Get to know a typeface. Try a typeface out on everything you print for awhile. Can you emphasize points and ideas within that typeface? How does it handle space on a page? Some fonts are notorious “line hogs”, while others condense text too dramatically to be read effectively.

Consider technical limitations. Does the font look good in different sizes? At low and high resolution? (Remember your final output device.) How does it look on the paper you’ll be using?

Style Sheets

Use style sheets instead of starting from scratch on every project. Style sheets are templates that allow you to choose from among several styles for headings, bullets, body text, numbered lists, and tables. They make it much easier for you to change the look of your project in mid-stream without starting over.

Style Sheets help ensure consistency‚ right from the start, with regard to:

  • Typefaces
  • Text Size
  • Headlines
  • Spacing
  • Repeating effects

Style Sheets will help you save time. Once developed, they’ll allow you to modify the look of your document quickly and consistently. Of course, this assumes that you, or your production specialist, have the right software and skills to do so.

For example, if you need to change the size of a book’s pages (for cost reasons), adjustments to margins and style spacing will effect the change with much less effort than would otherwise be required. Similarly, typefaces can be changed and spot color added, consistently and quickly through the use of style sheets.

Finally, style sheets can help give your project a professional look. This is particularly important if you are producing a series of books, and want a consistent look throughout the series. The appropriate style sheets can be developed once and used as many times as necessary.

Typography Guidelines

It can be argued that many of the following “guidelines” should actually be treated as “rules” that can be broken only at the expense of your book’s appearance and credibility. Realistically, however, many of them will only be followed if time and software capabilities allow.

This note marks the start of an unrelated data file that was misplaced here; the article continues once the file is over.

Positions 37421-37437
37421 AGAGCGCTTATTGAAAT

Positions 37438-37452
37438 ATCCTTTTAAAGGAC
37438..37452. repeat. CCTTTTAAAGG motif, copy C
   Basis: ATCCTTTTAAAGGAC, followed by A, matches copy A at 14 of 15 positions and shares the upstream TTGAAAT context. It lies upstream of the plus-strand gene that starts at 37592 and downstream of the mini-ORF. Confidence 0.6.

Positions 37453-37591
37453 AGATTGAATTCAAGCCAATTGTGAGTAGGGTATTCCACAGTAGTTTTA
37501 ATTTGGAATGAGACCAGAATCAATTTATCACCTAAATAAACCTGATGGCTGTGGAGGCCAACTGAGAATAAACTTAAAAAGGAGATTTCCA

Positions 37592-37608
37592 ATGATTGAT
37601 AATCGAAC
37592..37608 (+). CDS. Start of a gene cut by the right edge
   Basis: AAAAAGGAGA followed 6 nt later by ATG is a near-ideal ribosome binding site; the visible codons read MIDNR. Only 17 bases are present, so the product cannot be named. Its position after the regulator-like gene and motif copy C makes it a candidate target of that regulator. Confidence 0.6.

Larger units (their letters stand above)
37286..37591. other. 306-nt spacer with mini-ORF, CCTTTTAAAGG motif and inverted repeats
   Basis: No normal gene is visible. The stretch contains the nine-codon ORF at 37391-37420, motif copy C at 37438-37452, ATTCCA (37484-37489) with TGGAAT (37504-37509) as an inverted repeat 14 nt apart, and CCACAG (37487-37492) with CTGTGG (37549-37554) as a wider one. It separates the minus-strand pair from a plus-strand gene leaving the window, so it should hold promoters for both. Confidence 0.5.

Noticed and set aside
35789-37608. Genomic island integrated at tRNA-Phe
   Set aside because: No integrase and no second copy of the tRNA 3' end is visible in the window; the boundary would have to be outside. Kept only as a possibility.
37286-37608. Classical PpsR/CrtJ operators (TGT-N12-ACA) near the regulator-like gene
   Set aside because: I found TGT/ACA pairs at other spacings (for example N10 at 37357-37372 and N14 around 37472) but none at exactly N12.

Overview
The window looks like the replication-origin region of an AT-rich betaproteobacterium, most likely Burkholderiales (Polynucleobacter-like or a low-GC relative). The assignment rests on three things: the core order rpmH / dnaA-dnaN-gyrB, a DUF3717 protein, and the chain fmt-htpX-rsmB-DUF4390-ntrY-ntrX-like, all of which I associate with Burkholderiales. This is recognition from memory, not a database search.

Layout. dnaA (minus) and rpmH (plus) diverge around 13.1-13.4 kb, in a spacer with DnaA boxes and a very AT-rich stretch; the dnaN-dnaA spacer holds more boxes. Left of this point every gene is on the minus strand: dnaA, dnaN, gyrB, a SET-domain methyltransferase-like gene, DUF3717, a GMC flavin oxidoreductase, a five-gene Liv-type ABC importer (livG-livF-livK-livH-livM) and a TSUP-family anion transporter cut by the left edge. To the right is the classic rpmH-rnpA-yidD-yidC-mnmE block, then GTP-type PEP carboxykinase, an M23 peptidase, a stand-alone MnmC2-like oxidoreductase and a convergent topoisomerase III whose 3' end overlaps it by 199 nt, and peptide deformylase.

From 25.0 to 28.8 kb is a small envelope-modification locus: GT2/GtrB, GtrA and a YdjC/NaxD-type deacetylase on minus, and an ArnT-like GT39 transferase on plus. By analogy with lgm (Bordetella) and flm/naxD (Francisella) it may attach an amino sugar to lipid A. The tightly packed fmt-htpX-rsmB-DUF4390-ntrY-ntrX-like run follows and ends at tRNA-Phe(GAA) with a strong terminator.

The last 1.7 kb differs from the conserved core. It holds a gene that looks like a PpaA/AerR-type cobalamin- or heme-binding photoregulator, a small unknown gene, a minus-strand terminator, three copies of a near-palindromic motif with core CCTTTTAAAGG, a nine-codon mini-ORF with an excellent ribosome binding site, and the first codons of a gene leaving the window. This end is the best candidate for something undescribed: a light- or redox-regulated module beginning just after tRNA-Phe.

In the end, what matters is that you do the things that will make your book look better, and avoid doing things that will have the opposite effect. Hopefully, these guidelines will help you make good decisions.

  1. Insert a single space after punctuation. The two space convention is a throwback to typewriter days. It creates rivers of white through your text, and causes problems when using justified text. (If you are certain that you can never unlearn what your high school typing teacher instilled in you‚ then make it a practice to search for a period and 2 spaces, and replace it with a period and one space.)
  2. Use proper em and en dashes (—,—/–, -). This was another typewriter function, when two hyphens were used. Em dash — for emphasis, En dash - Duration; Hyphen - hyphenation/phone#s.
  3. Use true quotation marks (“ ” not " ") and apostrophes (’ not ’). One of the quickest ways to identify amateur typesetting is incorrect use of quotation marks. Although most software will automatically correct this, you will still need to proofread. Be sure to use a closed single quote, not a tick mark, as an apostrophe.
  4. Use a smaller point size for all uppercase text. This avoids the “shouting” effect that one gets with “all caps”. Your page layout software should have a Small Caps feature.
  5. Use boldface text sparingly. Bold text is a magnet to the eye, but it can ruin the continuity of your text. It is best used in headings, captions, and stylistic devices like drop caps. Italics is usually a better choice in body text. Make sure that your typeface has a good italic weight.
  6. Avoid using underlined text. It is very distracting, and often cuts through descending letters. Underlining was used in the past because typewriters offered no other way to emphasize important text. Today, we have better options available to us.
  7. Use the true ellipsis (…), rather than true periods (...). Depending upon justification and typeface, periods may appear too close together.